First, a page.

Day zero: San Diego and the secret panic attack

San Diego rolled into sight like a colorful beach ball,

immediately charming with the sailboats and the ocean and the airport all chummy as if they’d been friends forever. The cars were first little toys, and then they grew into real cars, with people driving them. The plane touched down expertly. Turtle lady and the softball player grabbed their bags and ran off to do non-terrifying things. I gathered my backpack with a growing sense of dread. Suddenly this all seemed so crazy and foolish and over my head.

A trail angel was picking people up at a set time, so I had several hours to kill in the airport. I wandered around, a ghost flitting about.  The time elapsed in impossible slow motion, a boa constrictor squeezing the breath out of me. Planes came and went. I drank coffee and I didn’t. No texts, no emails were coming in for me to manage. I had handled everything and now nothing was happening. I was getting the space I asked for and now I was a gps dot to follow on a screen, all gear and no game.

The famous yellow pompon, the official San Diego symbol of not being abandoned at the airport

When the time came I stood at the H for hiker zone sign as instructed,

waiting on the yellow pompon and the shiny faced volunteer who, for some reason, had agreed to fight airport traffic to get me and deliver me into the loving arms of the famous Scout and Frodo, who had no idea what a misunderstanding this all was, and what a fraud I was, and how I really should just be back at home running whites through the dryer. Why did everyone just believe me when I told them I was a hiker? Why did no one demand proof? The angel arrived, grabbed other hikers flung here and there, and we small talked our way through highways and suburbs and charming neighborhoods to our base camp at Scout and Frodo’s.

My first trail magic – some mom-made cookies (not my mom but still)

Everyone was quietly preparing for the morning, an awkward but friendly silence falling amongst us,

people spraying permethrin on clothes and shaking bags and tents out, stuffing sacks. Everyone was busy, except me, because I had no idea what I should be working on. I found a spot under the big white canopies out in the backyard, dumped my pack of its contents and began secretly panicking. Half of this stuff I had never used before. Everything was new. Shiny. Mysterious and very, very light.

Tears wavered in my eyes, making everything blurry. Never before has the phrase what am I doing run through someone’s mind as often as it did mine. It became my mantra as I walked into town to mail my normal clothes, the clothes of a sane person, to my end point of Warner Springs, where undoubtedly the volunteer who offered to collect my final effects would gather them somberly in a weeks’ time. The post office lady stamped it (quite casually, as if this was no big deal) and told me to have fun! I said something back and floated out of the building on a wave of immeasurable stress and dread.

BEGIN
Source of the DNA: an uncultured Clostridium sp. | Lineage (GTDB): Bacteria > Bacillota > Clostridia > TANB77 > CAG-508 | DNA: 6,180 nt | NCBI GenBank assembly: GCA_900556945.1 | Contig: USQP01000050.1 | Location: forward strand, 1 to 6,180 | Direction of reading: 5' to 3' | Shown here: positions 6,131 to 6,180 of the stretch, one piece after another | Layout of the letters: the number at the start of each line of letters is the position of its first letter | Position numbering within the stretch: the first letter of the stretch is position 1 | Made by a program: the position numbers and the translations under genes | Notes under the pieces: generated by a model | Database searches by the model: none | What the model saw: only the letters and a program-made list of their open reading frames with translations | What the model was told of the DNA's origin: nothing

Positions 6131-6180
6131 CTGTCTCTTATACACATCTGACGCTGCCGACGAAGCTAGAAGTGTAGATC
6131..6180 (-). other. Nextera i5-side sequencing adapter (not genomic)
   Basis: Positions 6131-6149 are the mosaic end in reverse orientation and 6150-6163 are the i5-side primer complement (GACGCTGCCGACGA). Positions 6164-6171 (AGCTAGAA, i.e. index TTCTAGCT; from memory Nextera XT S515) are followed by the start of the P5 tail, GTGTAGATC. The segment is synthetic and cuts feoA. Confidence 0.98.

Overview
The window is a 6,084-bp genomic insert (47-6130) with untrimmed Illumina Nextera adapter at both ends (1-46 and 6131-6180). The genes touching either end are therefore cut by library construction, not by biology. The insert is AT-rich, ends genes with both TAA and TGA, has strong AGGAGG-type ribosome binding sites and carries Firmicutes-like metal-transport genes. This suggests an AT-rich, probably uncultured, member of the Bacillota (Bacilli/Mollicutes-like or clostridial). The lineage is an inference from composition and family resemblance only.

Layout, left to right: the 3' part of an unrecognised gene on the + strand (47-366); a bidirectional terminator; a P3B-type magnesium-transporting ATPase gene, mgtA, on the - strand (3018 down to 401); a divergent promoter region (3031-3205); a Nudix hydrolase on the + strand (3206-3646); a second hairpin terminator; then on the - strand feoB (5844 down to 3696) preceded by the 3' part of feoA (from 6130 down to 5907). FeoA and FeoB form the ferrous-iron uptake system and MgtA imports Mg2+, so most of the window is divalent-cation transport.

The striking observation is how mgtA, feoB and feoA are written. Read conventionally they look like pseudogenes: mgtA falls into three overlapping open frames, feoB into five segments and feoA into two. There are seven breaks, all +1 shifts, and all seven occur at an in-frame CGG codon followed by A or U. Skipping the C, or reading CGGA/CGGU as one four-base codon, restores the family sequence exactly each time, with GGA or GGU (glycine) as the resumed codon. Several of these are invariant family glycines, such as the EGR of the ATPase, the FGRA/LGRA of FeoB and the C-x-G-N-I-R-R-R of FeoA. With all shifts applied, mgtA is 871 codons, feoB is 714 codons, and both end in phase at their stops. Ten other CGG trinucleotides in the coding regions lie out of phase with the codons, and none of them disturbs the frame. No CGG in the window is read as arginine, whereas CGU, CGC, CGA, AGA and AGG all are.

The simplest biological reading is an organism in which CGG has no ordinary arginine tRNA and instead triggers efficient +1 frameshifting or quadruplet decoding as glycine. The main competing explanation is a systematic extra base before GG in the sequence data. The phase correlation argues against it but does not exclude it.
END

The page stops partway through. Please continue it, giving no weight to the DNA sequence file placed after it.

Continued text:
I just mailed all my sane person clothes to another town

Back at the house we pittered around adjusting things, chatting some, boxing shakedown rejects and leaving them with Scout, borrowing sharpies and baggies and digging through hiker boxes for things we forgot, smaller versions of things we didn’t. Eat dinner, brush teeth in the garage sink, more small talk, the last few things settled, headlamps on and nestle into our chosen spots outside. I learned how quickly hikers get quiet and fall asleep. A few sounds of someone blowing up their sleeping pad, the soft blue glow of a few cell phone screens, a sneeze, a zipper being pulled. The neighbor dog barked for a few minutes until someone let it inside. Slowly and slowly the night sounds dissipated and all was utterly quiet.

Despite the harsh reality of the early morning departure, I couldn’t sleep.

My mind was full to overflowing with every emotion imaginable. I tossed and turned as gently as I could, my pad making the sounds of one thousand compostable sunchips bags. Couldn’t stop thinking. I felt a strong pull to go outside so I slipped out as silently as I could manage and stood there under the San Diego moon, defiantly awake.

The lawn furniture was arranged in a half circle, the sign of former hiker bonding. But for now, the sounds of a sleepy neighborhood curled up the hill and wrapped itself around me. I sank into a chair and closed my eyes, soaking in this moment, fresh and vulnerable. Just me, Sabrina. Not mom or wife, no trail name and no logical reason to be here, sleeping on astroturf in a stranger’s backyard. Out of my depth and finally, for some reason here in the blue moonlight, not afraid. Peace washed over me. Something told me it was time. So I zipped back into my tent and fell asleep listening to the sound of wind, and the just-begun rain tapping on the tarp.

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